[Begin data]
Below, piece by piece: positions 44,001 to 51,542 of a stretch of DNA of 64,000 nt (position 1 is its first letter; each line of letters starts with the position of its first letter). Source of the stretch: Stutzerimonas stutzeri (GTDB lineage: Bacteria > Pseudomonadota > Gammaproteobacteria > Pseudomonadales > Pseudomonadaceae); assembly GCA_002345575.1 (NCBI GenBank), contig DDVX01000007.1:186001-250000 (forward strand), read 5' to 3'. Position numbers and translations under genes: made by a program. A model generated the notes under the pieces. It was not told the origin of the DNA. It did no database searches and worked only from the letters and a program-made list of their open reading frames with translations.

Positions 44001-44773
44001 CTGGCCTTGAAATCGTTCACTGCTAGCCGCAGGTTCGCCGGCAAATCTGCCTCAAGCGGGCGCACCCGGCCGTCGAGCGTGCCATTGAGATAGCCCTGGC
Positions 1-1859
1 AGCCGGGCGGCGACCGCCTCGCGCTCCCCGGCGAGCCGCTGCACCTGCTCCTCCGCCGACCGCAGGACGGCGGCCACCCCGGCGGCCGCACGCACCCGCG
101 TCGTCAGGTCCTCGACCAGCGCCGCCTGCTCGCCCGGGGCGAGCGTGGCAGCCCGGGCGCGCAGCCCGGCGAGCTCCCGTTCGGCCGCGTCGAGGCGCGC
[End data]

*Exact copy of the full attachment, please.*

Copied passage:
Below, piece by piece: positions 44,001 to 51,542 of a stretch of DNA of 64,000 nt (position 1 is its first letter; each line of letters starts with the position of its first letter). Source of the stretch: Stutzerimonas stutzeri (GTDB lineage: Bacteria > Pseudomonadota > Gammaproteobacteria > Pseudomonadales > Pseudomonadaceae); assembly GCA_002345575.1 (NCBI GenBank), contig DDVX01000007.1:186001-250000 (forward strand), read 5' to 3'. Position numbers and translations under genes: made by a program. A model generated the notes under the pieces. It was not told the origin of the DNA. It did no database searches and worked only from the letters and a program-made list of their open reading frames with translations.

Positions 44001-44773
44001 CTGGCCTTGAAATCGTTCACTGCTAGCCGCAGGTTCGCCGGCAAATCTGCCTCAAGCGGGCGCACCCGGCCGTCGAGCGTGCCATTGAGATAGCCCTGGC
Positions 1-1859
1 AGCCGGGCGGCGACCGCCTCGCGCTCCCCGGCGAGCCGCTGCACCTGCTCCTCCGCCGACCGCAGGACGGCGGCCACCCCGGCGGCCGCACGCACCCGCG
101 TCGTCAGGTCCTCGACCAGCGCCGCCTGCTCGCCCGGGGCGAGCGTGGCAGCCCGGGCGCGCAGCCCGGCGAGCTCCCGTTCGGCCGCGTCGAGGCGCGC